Teachers, usually the young and enthusiastic, had to create a curriculum for this new age as they delivered it. Fortunately, this was the period of the baby-boom, rapidly increasing school rolls, and a consequent boom in teacher recruitment. A generation of young teachers committed to the changes arrived in staffrooms and sought to develop precisely such a curriculum.

That generation however also brought into the world of schools a view of teacher trade unionism which differed significantly from the cautious professionalism of previous generations. The result was that the early decades of the comprehensive system were also the first examples of industrial disruption in Scottish schools. Teachers manning picket lines was a concept foreign to the older professional generation.

With the introduction of a comprehensive system, two other shibboleths of the old system, corporal punishment and the external examination system, inevitably came under scrutiny. Again, many in the teaching profession were slow to recognise what was blowing in the wind. Belting had long been the simple (and only) source of discipline in countless Scottish schools. Court cases by parents were matched by panic-stricken teacher nightmares of a descent into anarchy. The practice was different. A few teachers, a few departments, a few schools moved to work without corporal punishment and the earth's foundations did not crumble. The law followed rather than led on this issue.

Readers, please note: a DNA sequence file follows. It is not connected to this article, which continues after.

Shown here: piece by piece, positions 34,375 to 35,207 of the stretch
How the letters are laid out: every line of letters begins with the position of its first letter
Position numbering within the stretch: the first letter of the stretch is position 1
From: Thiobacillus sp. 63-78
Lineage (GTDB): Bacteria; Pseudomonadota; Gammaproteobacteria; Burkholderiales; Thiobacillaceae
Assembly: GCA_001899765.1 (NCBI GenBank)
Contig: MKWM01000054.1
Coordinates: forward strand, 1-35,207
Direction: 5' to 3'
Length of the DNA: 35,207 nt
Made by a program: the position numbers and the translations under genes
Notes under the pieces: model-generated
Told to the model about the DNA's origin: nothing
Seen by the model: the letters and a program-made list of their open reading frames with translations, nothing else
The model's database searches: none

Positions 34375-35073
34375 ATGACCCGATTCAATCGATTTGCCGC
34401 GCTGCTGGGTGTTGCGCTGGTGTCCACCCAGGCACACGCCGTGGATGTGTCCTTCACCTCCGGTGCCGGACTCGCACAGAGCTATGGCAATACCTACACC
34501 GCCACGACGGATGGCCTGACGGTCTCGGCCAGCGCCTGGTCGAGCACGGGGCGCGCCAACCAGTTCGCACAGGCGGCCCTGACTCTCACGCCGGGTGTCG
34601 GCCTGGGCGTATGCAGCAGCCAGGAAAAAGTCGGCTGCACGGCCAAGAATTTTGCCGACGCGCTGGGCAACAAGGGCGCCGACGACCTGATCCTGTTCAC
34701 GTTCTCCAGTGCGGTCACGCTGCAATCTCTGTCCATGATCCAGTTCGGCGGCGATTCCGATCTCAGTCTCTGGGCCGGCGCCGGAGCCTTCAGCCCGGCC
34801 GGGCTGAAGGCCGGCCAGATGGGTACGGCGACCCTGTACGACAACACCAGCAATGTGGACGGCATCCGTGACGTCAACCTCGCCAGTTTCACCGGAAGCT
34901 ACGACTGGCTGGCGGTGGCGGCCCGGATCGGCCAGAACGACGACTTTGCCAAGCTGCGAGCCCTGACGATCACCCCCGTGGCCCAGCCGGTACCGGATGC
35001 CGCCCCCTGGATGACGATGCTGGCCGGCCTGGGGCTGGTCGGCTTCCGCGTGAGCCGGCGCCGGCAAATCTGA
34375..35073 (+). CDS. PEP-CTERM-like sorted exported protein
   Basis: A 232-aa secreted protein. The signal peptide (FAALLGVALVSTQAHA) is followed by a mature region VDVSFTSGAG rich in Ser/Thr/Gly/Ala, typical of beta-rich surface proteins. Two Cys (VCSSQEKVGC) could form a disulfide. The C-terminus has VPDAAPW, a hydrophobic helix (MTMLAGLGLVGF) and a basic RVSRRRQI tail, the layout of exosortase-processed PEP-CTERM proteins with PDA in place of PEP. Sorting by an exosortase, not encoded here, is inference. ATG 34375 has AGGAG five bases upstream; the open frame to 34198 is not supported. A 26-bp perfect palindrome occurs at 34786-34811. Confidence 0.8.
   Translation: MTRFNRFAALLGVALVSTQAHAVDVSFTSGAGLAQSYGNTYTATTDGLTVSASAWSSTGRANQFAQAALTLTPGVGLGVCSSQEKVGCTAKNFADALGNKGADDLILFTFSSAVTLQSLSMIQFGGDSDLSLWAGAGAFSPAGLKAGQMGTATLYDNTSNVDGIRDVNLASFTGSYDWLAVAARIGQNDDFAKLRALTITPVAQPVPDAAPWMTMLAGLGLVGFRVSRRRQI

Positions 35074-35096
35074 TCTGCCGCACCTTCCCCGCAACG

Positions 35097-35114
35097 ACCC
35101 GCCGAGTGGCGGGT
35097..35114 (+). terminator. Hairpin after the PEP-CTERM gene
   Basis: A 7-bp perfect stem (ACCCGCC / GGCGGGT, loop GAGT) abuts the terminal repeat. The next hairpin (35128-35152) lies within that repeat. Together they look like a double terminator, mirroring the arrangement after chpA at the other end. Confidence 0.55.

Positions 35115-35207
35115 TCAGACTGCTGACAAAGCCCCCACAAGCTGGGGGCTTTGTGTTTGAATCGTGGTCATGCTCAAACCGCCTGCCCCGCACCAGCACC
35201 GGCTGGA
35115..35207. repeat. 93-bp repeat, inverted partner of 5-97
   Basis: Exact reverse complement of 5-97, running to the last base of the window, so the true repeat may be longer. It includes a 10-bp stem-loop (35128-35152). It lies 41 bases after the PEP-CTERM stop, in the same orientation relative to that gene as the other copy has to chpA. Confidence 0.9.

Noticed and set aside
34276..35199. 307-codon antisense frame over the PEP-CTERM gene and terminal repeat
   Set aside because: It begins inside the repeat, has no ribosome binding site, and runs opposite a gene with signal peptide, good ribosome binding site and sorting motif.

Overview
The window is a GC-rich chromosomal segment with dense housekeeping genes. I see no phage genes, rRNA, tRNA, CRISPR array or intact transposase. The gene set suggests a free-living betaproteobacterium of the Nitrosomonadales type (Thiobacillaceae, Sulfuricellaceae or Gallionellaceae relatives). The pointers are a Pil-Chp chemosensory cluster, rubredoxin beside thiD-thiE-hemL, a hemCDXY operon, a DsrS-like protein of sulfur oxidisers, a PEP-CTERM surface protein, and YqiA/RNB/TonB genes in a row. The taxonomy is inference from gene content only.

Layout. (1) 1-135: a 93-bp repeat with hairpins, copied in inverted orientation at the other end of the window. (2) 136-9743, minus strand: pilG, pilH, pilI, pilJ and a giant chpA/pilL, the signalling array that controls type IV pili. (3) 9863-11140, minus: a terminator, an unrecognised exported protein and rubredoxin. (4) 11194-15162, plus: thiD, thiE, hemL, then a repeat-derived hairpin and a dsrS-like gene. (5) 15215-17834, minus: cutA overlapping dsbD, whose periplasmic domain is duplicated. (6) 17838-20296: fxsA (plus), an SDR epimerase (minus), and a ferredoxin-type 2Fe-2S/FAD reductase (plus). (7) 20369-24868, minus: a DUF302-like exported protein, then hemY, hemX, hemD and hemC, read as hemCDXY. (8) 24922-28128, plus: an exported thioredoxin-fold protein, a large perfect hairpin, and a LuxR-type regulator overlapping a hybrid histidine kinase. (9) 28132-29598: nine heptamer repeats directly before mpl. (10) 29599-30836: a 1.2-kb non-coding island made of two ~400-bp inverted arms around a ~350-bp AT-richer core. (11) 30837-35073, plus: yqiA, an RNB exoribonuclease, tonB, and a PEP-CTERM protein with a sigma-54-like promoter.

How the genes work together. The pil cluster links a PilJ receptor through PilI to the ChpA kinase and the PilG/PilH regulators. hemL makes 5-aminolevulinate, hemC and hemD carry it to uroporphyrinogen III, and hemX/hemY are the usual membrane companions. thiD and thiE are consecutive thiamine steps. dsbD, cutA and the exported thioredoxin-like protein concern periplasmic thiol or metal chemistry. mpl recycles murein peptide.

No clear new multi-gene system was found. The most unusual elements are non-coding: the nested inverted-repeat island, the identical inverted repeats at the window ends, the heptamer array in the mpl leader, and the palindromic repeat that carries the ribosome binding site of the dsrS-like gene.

Examinations proved less contentious. By 1986, the O Grade system of S4 exams had gone and been replaced by Standard Grades, "certification for all". The move towards such a system in a few progressive comprehensives such as Edinburgh's Craigroyston, with the use of the English Certificate of Secondary Education, marked a brave attempt to ensure that the efforts and learning of every young person was acknowledged, valued and validated.

Perhaps the unintentional, and unforeseen, outcome of certification by all, however, was to make certification and exam results the one universal measure by which the quality of comprehensive schools is now measured.The Thatcher years were hard for Scottish comprehensives. Three major reforms, opting out, league tables and parental choice, instituted by the Conservatives south of the border, were also introduced in Scotland.

These were resisted by Scottish local authorities and the teacher unions, but were part of a process of imposition of unpopular measures from Westminster which changed Scottish politics in a way neither Mrs Thatcher nor her Scottish satrap, Michael Forsyth, could have imagined. Only two schools in Scotland, St Mary's Episcopal Primary in Dunblane and Dornoch Academy, opted out of the local authority system and both have now returned. Ninety-four per cent of Scottish children are educated within the comprehensive system.